The Outrage of a Comic Master: Edward Sorel's Subversive Career

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The School of Visual Arts honors Sorel this month with a 'Masters Series' exhibition of his illustrations for many of the major magazines

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Edward Sorel's inspiringly subversive career as a caricaturist and commentator has spanned more presidents than he can throw a crow-quill pen at. Since John F. Kennedy, he's actually skewered all the presidents and vice presidents; many senators, congressmen, and mayors; and all manner of famous and infamous persons, without fear and only a hint of favor. He's created comic bestiaries of boastful buffoons, aviaries of foul fowl, and pounds galore of dirty dogs -- politicians, statesmen, and businessmen all.

For well over fifty years, Sorel has been a crusading caped caricature avenger attacking folly with wit and venality with satire. His elegantly fluid line is not as easy as it looks, though his comic ideas flow like water. Beginning tomorrow, and running through November 5, the School of Visual Arts (SVA) will honor him with "The Masters Series" exhibition, which brings "greater exposure to those whose influence has been felt strongly and by many, yet without widespread recognition," according to the mandate.

Sorel is not without recognition, but it is always a treat to see his work gathered together en masse. I recently spoke to him about the current state of art, politics, and humor.

You've produced satire during some pretty eerie political periods, how does the current social, religious, and political era compare to, say, the Vietnam and Nixon period?

Right-wing forces are still ignoring facts and promoting divisiveness. Liberals are still gutless. Religion is still the greatest threat to peace and self expression. Nothing has changed except that we now have a president who says he's a black man, and now have homosexuals who can marry and be as bored as married straights are. The only big difference is that I am now old. My sense of outrage at the stupidity and cruelty of those in power remains the same, but my desire to do anything about it has atrophied.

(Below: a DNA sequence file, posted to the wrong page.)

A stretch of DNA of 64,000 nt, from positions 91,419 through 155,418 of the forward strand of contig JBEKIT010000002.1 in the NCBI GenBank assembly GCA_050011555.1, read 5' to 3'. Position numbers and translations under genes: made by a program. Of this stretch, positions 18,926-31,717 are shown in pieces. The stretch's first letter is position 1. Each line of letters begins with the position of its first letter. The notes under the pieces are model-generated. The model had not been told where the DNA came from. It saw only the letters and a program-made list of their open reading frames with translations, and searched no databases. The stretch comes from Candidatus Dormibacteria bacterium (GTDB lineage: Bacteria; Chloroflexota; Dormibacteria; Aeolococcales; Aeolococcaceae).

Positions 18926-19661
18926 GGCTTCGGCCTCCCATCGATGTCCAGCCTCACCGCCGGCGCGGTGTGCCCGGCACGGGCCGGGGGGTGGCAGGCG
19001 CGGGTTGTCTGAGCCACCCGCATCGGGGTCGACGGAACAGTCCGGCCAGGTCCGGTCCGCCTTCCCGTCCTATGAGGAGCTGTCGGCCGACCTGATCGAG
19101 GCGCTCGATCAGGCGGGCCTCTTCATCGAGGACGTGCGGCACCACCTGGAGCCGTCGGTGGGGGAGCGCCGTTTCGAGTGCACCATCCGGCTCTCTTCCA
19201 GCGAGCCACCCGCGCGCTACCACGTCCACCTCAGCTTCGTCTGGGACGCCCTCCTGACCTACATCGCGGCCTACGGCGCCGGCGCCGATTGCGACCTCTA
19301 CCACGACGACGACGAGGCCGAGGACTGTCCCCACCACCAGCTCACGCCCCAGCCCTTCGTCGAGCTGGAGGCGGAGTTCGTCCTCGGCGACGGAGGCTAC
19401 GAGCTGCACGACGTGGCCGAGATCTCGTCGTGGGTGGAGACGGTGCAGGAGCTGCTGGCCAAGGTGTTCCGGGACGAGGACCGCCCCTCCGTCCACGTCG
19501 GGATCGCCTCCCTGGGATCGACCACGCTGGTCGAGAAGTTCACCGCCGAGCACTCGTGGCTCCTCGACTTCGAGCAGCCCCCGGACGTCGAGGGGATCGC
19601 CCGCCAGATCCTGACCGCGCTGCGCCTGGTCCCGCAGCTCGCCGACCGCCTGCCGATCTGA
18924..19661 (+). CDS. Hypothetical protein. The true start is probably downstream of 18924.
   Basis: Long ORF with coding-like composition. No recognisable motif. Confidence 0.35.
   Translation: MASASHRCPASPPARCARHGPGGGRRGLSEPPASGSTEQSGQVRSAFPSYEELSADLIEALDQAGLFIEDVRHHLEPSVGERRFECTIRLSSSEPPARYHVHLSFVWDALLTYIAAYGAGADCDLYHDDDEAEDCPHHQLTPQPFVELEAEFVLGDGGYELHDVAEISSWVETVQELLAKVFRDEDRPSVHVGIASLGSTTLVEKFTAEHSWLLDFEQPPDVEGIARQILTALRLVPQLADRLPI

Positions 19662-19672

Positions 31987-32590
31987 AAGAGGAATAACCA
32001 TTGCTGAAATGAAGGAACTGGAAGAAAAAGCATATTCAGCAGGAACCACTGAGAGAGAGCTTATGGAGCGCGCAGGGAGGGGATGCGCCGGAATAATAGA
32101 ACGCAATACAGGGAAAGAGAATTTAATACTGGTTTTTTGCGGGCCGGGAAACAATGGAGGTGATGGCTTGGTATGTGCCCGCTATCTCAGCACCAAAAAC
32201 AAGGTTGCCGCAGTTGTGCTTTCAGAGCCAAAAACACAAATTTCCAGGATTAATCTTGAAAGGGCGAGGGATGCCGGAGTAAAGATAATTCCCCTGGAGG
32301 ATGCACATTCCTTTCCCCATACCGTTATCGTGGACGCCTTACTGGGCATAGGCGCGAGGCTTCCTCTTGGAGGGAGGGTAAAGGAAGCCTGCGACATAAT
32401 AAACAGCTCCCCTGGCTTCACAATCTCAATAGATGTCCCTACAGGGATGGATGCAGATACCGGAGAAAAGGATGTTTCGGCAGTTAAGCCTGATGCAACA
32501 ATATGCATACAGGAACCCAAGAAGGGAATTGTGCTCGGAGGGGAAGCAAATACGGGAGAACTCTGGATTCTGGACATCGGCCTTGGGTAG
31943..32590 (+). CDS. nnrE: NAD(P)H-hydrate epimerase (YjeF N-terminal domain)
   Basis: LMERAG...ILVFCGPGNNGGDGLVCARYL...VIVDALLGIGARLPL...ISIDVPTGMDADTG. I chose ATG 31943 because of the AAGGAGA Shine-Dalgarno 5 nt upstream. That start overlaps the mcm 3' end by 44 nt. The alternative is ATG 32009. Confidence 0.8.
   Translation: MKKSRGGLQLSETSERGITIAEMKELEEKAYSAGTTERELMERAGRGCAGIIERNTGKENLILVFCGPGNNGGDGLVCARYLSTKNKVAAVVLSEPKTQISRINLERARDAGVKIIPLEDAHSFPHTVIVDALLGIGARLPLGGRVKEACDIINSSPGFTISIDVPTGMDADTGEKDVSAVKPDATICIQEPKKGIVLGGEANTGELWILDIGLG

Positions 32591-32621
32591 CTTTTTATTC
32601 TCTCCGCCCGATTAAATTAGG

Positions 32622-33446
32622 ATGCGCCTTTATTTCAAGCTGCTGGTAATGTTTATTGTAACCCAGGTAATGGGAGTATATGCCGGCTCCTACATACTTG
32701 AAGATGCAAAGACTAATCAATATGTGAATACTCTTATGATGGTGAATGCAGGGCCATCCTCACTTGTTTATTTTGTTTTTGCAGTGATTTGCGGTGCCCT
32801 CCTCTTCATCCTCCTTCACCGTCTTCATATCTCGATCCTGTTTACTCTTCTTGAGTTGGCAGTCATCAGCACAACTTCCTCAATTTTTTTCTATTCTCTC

I believe your caricatures and cartoons have made a huge difference on certain audiences. Do you think you've made an impact?

I never had any illusions that my cartoons would change anything. Their function was to assure others, who already thought as I did, that they were not alone. In short, I was expressing their feelings when I expressed my own. Political cartoons are hateful unless you agree with them.

Story continues after the gallery.

Years ago, I watched as you suffered over the precise drawing of details. What's most important to you: the craft, the gesture, the idea?

Being self-centered, shallow, and ego-driven, I suspect what is most important to me is fame. If drawing well will get me recognition as an artist, I'm willing to take an enormous amount of time with every drawing. But there is a nobler aspect to it as well. It's a desire for excellence. Ideas have always come easy to me, so I value my good drawings more than I do my concepts.

You used to appear in all of the major magazines. There are fewer outlets for acerbic visual commentary, and the web is not the same as print. Is it harder for you to get your ideas out into the public?

Yes, there are very few outlets now for comment, but that is a concern for younger satirists. I now want to do books or murals. They have longer staying power than anything that appears in magazines.

Does that really matter to you?

It matters to me that The Nation now has an editor who is oblivious to the opportunity that the magazine has to be the repository for daring political art, as the old The Masses was. But personally it is of no consequence.

Where do your children's books fit into your oeuvre? I see them as flights of nostalgia and wish fulfillment for you. Am I right?

After I did The Saturday Kid, which was somewhat autobiographical, I lost all interest in children's books. The children's books that I created were always a way for me to try out new approaches to drawing. Some were successful, some were not, but I learned from all of them.

What does this SVA "Masters Series" exhibit mean to you?

More than I can articulate. It is both an affirmation of my place among the leading comic artists of my time, and an invitation to stand shoulder to shoulder with old friends who are past recipients: Jules Feiffer, Milton Glaser, and Seymour Chwast.

Image: Crush Hour, The New Yorker (January 31, 1994)/Edward Sorel.

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Steven Heller is a contributing writer for The Atlantic, the co-chair of the MFA Design program at the School of Visual Arts, and the co-founder of its MFA Design Criticism program.

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